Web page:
For my money, the Enlightenment came to an end in 1984 with the publication of Millikan’s Language, Thought, and Other Biological Categories: New Grounds for Realism. Here, Millikan killed off the final remnants of Descartes with her attack on “meaning rationalism,” revived Aristotelian realism about substances, and explained how teleology fits into the natural world. According to Millikan, to have a feature as a “proper function” requires that the item was copied from previous ancestors (the way our genes are copied from our parents’ genes for example, or that manufactured items are copies of a prototype or blueprint) and that it was selected as opposed to objects lacking this feature because it did this thing. And so a hammer has driving nails as a function because it was its ability of previous hammers to drive nails by possessing some particular shape and hardness that caused this hammer get its shape and hardness through our copying these features in manufacture. Similarly, hearts have pumping blood as their function because it is due to that fact that its ancestors pumped blood that has helped account for proliferation of the genes responsible for making hearts. The possession of a proper function is a purely natural fact of the matter as to whether an item possesses such a history.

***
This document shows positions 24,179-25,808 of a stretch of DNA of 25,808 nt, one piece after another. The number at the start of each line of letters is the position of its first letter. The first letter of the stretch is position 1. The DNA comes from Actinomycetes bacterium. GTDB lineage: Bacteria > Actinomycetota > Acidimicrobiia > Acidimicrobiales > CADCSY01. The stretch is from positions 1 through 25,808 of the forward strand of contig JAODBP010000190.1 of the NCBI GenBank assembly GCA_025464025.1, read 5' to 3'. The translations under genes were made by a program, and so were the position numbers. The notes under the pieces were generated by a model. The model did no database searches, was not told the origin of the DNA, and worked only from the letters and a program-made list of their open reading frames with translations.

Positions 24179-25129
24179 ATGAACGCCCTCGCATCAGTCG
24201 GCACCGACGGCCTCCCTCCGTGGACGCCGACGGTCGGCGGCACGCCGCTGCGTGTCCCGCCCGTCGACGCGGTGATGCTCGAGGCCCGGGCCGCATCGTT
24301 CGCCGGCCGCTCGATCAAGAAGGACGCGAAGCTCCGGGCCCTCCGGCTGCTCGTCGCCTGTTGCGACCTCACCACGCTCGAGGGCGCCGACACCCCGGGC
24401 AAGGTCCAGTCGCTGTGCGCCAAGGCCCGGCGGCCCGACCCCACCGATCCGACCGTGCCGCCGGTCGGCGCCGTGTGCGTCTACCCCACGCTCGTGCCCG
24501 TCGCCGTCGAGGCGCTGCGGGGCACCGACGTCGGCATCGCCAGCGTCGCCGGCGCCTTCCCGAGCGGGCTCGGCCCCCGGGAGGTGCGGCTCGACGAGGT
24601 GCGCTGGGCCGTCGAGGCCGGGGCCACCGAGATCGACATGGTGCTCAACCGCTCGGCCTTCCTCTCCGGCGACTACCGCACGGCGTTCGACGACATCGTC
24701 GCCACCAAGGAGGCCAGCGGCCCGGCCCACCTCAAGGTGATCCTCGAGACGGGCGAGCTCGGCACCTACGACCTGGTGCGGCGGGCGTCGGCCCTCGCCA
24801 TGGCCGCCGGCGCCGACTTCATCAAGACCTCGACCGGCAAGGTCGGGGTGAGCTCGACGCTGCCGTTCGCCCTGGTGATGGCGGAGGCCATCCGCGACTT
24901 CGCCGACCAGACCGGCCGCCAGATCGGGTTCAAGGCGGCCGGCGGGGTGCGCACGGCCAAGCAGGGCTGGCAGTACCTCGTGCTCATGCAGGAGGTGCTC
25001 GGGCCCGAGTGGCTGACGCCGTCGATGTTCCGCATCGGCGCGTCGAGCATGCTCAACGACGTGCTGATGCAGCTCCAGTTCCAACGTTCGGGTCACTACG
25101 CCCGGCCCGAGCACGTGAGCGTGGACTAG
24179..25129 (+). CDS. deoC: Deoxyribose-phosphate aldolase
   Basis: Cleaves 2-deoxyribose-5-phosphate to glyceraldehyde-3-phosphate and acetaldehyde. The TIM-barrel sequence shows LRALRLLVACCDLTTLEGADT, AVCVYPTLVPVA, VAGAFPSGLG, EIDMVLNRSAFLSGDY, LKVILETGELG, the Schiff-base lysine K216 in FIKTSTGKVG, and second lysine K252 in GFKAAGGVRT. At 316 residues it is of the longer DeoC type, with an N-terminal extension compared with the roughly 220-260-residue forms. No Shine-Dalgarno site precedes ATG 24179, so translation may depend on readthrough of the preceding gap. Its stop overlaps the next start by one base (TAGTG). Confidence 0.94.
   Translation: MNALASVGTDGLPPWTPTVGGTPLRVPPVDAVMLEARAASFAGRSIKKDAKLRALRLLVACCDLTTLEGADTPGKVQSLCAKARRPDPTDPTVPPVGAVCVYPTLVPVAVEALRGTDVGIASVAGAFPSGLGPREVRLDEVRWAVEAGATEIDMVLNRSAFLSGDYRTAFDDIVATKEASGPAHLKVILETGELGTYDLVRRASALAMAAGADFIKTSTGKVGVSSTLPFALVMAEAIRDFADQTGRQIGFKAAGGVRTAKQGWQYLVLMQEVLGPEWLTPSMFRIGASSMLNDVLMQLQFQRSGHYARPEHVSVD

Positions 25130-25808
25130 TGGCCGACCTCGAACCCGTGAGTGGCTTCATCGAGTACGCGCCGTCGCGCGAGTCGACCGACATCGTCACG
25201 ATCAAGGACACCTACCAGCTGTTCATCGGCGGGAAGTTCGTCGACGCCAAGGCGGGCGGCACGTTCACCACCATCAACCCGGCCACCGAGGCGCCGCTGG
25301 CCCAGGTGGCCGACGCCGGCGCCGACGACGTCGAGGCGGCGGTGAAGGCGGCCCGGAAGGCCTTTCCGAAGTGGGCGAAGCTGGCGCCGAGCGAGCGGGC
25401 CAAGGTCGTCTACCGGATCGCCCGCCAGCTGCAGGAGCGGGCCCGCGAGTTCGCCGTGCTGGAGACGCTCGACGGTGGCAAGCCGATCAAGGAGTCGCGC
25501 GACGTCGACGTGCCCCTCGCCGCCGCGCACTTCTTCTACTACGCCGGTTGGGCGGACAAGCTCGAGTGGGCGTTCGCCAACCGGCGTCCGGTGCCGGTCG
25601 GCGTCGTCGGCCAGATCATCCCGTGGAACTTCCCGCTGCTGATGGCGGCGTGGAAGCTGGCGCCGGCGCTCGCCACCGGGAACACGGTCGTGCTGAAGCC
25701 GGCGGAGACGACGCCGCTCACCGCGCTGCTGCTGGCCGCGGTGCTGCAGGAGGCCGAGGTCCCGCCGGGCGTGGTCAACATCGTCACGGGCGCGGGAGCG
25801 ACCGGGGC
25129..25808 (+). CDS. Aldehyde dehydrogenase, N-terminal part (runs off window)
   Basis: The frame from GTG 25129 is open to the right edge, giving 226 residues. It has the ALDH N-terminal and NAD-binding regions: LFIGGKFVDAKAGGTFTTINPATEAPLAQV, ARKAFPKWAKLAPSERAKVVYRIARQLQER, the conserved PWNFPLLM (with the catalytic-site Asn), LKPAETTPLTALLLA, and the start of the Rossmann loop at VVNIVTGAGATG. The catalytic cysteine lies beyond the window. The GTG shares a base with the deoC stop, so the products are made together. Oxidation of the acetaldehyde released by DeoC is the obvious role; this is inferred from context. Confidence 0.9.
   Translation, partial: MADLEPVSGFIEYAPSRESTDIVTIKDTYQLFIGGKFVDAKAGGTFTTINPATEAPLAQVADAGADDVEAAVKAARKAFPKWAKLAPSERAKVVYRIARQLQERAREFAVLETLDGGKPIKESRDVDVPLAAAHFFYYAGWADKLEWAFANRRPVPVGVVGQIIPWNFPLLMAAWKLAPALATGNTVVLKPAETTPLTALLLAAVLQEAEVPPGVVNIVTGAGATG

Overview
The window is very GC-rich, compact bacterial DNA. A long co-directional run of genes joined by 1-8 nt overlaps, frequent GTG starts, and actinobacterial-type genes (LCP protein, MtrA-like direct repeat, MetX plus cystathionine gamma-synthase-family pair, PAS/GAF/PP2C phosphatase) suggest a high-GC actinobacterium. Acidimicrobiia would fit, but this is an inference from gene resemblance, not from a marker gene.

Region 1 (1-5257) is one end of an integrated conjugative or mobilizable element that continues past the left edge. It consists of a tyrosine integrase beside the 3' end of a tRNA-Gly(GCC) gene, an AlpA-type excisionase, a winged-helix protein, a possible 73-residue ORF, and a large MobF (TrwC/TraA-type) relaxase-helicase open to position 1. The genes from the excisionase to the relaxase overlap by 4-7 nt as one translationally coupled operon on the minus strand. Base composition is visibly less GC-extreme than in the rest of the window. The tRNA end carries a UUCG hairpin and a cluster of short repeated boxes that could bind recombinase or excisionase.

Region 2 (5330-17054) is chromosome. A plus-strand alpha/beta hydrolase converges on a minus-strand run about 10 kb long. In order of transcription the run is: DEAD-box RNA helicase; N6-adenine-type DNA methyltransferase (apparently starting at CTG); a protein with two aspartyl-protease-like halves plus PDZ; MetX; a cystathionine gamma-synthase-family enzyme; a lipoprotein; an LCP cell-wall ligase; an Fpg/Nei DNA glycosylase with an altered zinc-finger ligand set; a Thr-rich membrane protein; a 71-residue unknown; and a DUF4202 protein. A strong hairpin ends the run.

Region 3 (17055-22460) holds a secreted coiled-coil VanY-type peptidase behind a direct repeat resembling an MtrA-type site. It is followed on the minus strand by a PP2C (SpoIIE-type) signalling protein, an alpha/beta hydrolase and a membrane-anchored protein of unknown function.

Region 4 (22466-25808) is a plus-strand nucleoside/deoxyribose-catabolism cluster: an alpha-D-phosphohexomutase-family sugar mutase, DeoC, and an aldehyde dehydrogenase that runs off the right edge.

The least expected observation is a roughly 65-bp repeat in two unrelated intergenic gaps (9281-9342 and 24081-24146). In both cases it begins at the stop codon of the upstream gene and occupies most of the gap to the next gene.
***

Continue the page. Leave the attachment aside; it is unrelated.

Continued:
To understand something’s function then is to understand why it keeps getting copied or reproduced: what has it done that accounts for its continued reproduction? Modern philosophy’s great oversight was its failure to include history as a feature of objects along with primary and secondary qualities. (I sometimes wonder how things would have been different had Descartes held a bird in his hands instead of a piece of wax. He would have had to try to account for the fact that the birds wings and feathers seem to have a function, but he would have been unable to have accounted for this (he probably would have concluded that God put this notion in him)). This approach has the additional benefit in that it allows us to understand where classical teleology went wrong. Atoms, rocks, fire, chemical compounds, planets, and the like do not possess a history of selection and copying and so do not have functions.